To paraphrase this year’s Emmys host Jimmy Kimmel, this year the beautiful people can finally be judged, not for their looks, but for their living-room furniture. Yes, perhaps one of the only upsides to this year’s quarantine Emmys is the peek of famous people’s homes we get to enjoy. While plenty of Sunday’s nominees went for a blank white background, or the order of a studio, or a perfectly staged tableau, others gave us a glimpse at their actual houses. (Or, let’s be honest, some nice Airbnbs; we can’t possibly know.) Does the decision to appear in front of a lived-in, well-loved space offer any insight into the artistic process? Almost certainly not, but that doesn’t mean we can’t enjoy all these nosy little peeks, starting with Dylan McDermott’s gothic feather sculpture above!
And what has to be Jane Lynch’s guest bedroom.
Meanwhile, Insecure’s Yvonne Orji chose at Emmys backdrop that served as an accessory to her gown, an aspirational concept for your daily Zooms.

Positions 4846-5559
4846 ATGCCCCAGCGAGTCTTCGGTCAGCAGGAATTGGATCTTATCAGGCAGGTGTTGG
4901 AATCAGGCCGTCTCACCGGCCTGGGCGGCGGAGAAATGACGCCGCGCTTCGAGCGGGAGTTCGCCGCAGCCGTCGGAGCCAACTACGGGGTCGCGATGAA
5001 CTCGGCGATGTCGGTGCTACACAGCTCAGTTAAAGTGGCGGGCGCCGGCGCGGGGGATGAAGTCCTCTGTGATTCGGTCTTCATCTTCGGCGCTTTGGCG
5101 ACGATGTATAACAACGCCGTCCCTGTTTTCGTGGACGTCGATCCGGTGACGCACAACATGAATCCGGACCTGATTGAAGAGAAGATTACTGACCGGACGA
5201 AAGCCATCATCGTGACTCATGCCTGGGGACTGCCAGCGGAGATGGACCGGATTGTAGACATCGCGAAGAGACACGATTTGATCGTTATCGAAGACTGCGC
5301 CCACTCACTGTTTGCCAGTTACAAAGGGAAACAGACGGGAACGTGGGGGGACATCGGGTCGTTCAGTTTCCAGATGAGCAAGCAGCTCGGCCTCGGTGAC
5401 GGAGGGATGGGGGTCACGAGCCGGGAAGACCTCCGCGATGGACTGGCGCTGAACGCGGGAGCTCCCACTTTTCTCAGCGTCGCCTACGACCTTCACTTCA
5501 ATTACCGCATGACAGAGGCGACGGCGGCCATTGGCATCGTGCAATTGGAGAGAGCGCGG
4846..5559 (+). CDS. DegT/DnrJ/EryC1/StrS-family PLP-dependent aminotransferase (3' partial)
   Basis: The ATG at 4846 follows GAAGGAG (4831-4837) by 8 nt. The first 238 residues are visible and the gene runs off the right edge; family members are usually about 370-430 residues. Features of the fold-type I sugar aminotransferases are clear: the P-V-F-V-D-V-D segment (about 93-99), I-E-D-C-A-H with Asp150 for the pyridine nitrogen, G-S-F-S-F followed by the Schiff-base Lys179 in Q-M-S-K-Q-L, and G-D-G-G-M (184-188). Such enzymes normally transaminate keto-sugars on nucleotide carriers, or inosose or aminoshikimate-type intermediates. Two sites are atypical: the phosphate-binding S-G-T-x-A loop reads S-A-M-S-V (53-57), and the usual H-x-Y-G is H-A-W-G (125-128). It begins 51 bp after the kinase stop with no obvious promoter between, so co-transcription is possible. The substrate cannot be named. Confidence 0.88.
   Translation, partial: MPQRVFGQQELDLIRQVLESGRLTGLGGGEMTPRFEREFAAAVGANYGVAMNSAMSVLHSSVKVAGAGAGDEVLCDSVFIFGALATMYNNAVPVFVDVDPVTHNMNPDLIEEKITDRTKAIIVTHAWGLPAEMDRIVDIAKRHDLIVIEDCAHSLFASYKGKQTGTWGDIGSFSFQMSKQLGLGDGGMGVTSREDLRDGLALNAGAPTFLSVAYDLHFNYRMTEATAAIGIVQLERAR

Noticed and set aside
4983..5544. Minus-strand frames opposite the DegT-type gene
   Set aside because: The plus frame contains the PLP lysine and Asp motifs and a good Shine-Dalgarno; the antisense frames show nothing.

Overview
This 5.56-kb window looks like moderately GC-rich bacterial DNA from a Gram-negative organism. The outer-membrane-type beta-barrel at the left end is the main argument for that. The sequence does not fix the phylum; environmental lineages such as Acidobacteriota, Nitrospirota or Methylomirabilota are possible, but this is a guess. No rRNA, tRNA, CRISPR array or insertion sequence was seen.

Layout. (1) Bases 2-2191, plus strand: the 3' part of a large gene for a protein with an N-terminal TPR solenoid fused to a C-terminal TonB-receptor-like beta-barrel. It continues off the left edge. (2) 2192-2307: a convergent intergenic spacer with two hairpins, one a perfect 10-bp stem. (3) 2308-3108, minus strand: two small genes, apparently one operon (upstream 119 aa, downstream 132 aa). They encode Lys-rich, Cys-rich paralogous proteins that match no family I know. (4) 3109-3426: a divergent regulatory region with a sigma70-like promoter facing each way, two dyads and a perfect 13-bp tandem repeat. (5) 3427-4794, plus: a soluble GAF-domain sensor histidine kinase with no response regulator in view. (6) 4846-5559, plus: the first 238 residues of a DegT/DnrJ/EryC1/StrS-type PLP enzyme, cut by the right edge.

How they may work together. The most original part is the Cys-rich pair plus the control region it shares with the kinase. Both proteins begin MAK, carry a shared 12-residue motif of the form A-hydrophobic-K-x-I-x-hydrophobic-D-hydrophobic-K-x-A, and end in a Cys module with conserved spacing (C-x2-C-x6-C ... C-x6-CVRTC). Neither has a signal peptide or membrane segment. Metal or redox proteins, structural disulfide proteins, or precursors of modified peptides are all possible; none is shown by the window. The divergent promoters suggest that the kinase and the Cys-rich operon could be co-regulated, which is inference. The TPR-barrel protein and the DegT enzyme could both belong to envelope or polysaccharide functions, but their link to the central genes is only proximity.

Similarly, Succession’s Nicholas Braun paired his suit with a gigantic, colorful piece of art. Any other year, there’s no way they’re letting him haul that around the auditorium, so this worked out well for him.
Ted Danson, meanwhile, gave us a look at a massive Nancy Meyers dream kitchen, complete with chandelier.
Perhaps the most surprising home of the evening, OG Queer Eye member Carson Kressley’s confirmed actual home has a chandelier, a piano, a piece of Chanel license-plate art, and tropical kitchen wallpaper.
In perhaps the least surprising interior, The Marvelous Mrs. Maisel creators Amy Sherman Palladino and Daniel Palladino appeared in front of a prop from one of their other award-winning shows: a sign from the Dragonfly Inn on Gilmore Girls. Plus, you know, it’s where all their hats live.
Watchmen’s Yahya Abdul-Matteen II won his Best Supporting Actor award in a soft, entirely dove-gray room, and now you want a soft, entirely dove-gray room.
Normal People’s Paul Mescal had an eye-grabbing sidekick which basically had a spotlight on it.
While Uzo Aduba risked it all and invited the at-home audience to scrutinize her book cases
Succession creator Jesse Armstrong might live in some kind of Dr. Seuss–level power-clashing fun house, but his show did win multiple Emmys, so there must be method to this carpet’s madness.
And, most relatable of all, Margo Martindale’s backyard bumper crop.